Do dogs feel their owner?
Many people swear that their dogs can sense things before they happen, or sense environmental changes that humans can’t predict!
What feels like intuition to us is mostly due to a dog’s exceptional ability to sense smell, but dogs can also read our faces and body language which helps them detect changes in mood?
Here are five surprising things your dog can sense, from incoming storms to serious illnesses.
Dogs can sense your mood
Dogs can amazingly read
their owners’ body language
Dogs can use visual cues to tell if we are happy or depressed.
They are experts in body language. Dogs confirm that dogs sense their owner,
as they can tell the size of your pupils, your posture, and your smile.
Dogs evolved to read our emotions because they depend on close emotional relationships with humans for survival.
Dogs also want to know if we are upset or if we are in a good mood.
If we are in a good mood,
Dogs will often interact with us, looking for food or attention
. But if we appear angry or aggressive, this is a warning sign to stay away.
Dogs may also sense our elevated stress levels by smelling our sweat.
However, he believes that they mainly read our mood by observing our body language and facial expressions.
Dogs can feel pregnant
Dogs may be able to sense that a woman is pregnant or at least that something major has changed in her body by smelling any change in her hormone levels.
Apart from smell, dogs may also sense changes in a woman’s lifestyle
A pregnant woman and her family adjust their daily schedule or rearrange their homes.
This will definitely trigger a reaction in dogs, as they tend to stick to a regular routine.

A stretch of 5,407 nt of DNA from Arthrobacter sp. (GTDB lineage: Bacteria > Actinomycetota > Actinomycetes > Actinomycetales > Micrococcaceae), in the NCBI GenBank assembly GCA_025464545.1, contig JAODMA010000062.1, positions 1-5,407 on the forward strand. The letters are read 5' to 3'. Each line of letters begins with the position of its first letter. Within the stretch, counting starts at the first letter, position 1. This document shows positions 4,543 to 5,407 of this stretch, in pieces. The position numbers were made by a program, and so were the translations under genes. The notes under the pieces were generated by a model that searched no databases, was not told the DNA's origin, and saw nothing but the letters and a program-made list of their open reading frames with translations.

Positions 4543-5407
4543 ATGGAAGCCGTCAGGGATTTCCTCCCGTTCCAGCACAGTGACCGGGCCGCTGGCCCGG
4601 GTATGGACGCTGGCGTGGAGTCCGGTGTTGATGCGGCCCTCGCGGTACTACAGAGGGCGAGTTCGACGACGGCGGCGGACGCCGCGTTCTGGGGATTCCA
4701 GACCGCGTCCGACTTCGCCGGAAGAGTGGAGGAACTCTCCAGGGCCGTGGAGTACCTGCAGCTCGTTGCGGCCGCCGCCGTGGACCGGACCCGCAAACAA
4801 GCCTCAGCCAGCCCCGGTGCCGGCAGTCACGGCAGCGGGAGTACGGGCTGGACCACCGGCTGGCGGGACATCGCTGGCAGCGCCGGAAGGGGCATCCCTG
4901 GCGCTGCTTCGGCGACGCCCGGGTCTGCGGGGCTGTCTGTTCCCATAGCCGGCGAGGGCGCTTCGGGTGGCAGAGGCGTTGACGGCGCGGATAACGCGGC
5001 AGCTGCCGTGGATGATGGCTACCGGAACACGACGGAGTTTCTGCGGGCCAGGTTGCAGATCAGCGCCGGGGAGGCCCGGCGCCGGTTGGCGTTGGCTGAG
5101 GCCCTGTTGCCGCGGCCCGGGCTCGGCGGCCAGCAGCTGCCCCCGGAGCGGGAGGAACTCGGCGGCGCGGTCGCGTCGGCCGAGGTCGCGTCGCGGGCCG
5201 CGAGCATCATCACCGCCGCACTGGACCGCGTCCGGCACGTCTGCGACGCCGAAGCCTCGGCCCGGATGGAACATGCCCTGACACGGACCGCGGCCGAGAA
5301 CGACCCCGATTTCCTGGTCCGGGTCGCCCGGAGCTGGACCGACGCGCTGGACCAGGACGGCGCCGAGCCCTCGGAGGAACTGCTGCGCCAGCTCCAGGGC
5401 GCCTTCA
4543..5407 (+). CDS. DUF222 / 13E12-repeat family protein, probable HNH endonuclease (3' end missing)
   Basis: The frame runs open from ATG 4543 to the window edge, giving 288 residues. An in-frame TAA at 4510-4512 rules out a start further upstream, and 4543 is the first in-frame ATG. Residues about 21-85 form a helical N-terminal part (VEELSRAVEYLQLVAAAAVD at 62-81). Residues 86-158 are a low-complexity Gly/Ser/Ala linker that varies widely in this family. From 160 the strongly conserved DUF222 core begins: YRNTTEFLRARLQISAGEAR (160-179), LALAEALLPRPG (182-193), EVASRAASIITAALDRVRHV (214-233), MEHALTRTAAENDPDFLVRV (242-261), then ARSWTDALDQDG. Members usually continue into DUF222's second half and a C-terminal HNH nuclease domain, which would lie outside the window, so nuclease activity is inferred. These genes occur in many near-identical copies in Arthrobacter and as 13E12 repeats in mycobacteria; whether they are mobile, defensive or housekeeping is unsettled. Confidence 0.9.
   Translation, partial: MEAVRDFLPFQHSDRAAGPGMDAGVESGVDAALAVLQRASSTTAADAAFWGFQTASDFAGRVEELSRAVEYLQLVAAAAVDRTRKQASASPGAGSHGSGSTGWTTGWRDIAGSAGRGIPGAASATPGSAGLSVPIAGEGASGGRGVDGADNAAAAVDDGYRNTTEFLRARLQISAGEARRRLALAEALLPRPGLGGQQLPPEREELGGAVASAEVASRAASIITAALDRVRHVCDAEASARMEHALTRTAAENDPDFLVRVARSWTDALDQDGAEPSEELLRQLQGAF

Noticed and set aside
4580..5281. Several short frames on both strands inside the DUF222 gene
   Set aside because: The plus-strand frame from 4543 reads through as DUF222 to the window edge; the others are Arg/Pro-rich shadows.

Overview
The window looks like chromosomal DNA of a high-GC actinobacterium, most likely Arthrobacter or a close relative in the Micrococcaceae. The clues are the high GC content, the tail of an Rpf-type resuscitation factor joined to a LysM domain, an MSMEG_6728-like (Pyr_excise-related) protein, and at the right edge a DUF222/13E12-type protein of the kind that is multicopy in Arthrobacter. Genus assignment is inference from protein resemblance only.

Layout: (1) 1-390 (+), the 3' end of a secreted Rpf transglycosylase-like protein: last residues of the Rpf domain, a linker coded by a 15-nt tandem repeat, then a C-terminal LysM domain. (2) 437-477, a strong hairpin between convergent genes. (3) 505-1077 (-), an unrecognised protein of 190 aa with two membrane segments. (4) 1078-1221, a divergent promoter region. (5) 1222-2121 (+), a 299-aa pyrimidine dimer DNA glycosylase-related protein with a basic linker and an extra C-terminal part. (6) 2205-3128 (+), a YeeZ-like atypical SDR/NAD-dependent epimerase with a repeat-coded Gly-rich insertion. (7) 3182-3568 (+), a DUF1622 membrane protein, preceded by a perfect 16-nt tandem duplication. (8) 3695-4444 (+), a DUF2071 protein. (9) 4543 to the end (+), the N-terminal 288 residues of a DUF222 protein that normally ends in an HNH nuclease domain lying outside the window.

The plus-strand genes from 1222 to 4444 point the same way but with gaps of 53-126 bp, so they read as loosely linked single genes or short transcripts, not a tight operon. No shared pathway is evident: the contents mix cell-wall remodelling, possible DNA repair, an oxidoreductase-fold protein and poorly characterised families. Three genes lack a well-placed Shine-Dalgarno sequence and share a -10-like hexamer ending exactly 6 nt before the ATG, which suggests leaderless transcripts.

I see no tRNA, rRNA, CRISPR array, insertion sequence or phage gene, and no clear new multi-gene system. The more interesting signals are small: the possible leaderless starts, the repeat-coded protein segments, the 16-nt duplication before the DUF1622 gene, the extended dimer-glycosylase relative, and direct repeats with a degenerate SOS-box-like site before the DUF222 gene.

Dogs can predict the health problems of their owners
Some dogs can be trained to detect bouts of illness and thus alert humans to their oncoming.
In the case of hypoglycemic episodes caused by low blood glucose levels in people with type 1 diabetes, dogs may be able to smell different chemicals that are emitted by humans during a hypoglycemic episode.
In a 2015 study published in the journal Diabetes Therapy, dogs were able to identify hypoglycemia by sniffing human skin and breath samples.
Epileptic seizures are a big mystery, as there is no known smell associated with this type of seizure. However, the dogs that detect these seizures are responding to higher levels of stress and subtle behavioral changes that can precede a seizure.
What her dog does is pick up on signs of stress so if you go out and breathe fresh air, then you will release stress and not have any seizures, so the dog does not detect any particular
smell associated with epilepsy, but in fact it detects stress through body language
Dogs can feel storms
You will notice that your dog predicts storms before they happen
How many times have you noticed a dog whining, running, and generally freaking out,
An hour later , you hear a thunderstorm. The ability of dogs to predict upcoming storms is a well-documented phenomenon. Scientists have a few different theories
about dogs’ ability to predict weather forecasts.
Dogs can perceive decreases in barometric pressure, and may also detect rising levels of humidity and changes in ozone concentration.
Scientists also believe that dogs can sense changes in static electricity levels in the atmosphere before a thunderstorm strikes.
In one study, scientists divided dogs into two groups, and equipped the first group with anti-static jackets, while making the other group without any jackets.
Although only 28 dogs participated in the study and it wasn’t definitive,
70% of the dogs in the group that wore the jackets showed a decrease in panic behavior before thunderstorms, compared to only 30% of the dogs in the placebo group.
Dogs may be able to smell cancer
Dogs have an incredible sense of smell, and some are even able to alert medical workers and researchers to different forms of cancer.
In a 2013 study in the journal BMC Cancer, dogs were able to identify patients with ovarian cancer by sniffing out chemical compounds in their blood.
Dogs can also be trained to diagnose lung and breast cancer by smelling a patient’s breath.
According to a 2006 study, ordinary domestic dogs trained in only basic behaviors were trained to accurately distinguish breath samples from patients with lung and breast cancer.
It has also been shown that dogs can detect skin cancer and bladder cancer.
However, while the research surrounding dogs and their detection of cancer is promising, dogs cannot detect cancer with 100% accuracy, so we can’t replace medical tests with dogs yet.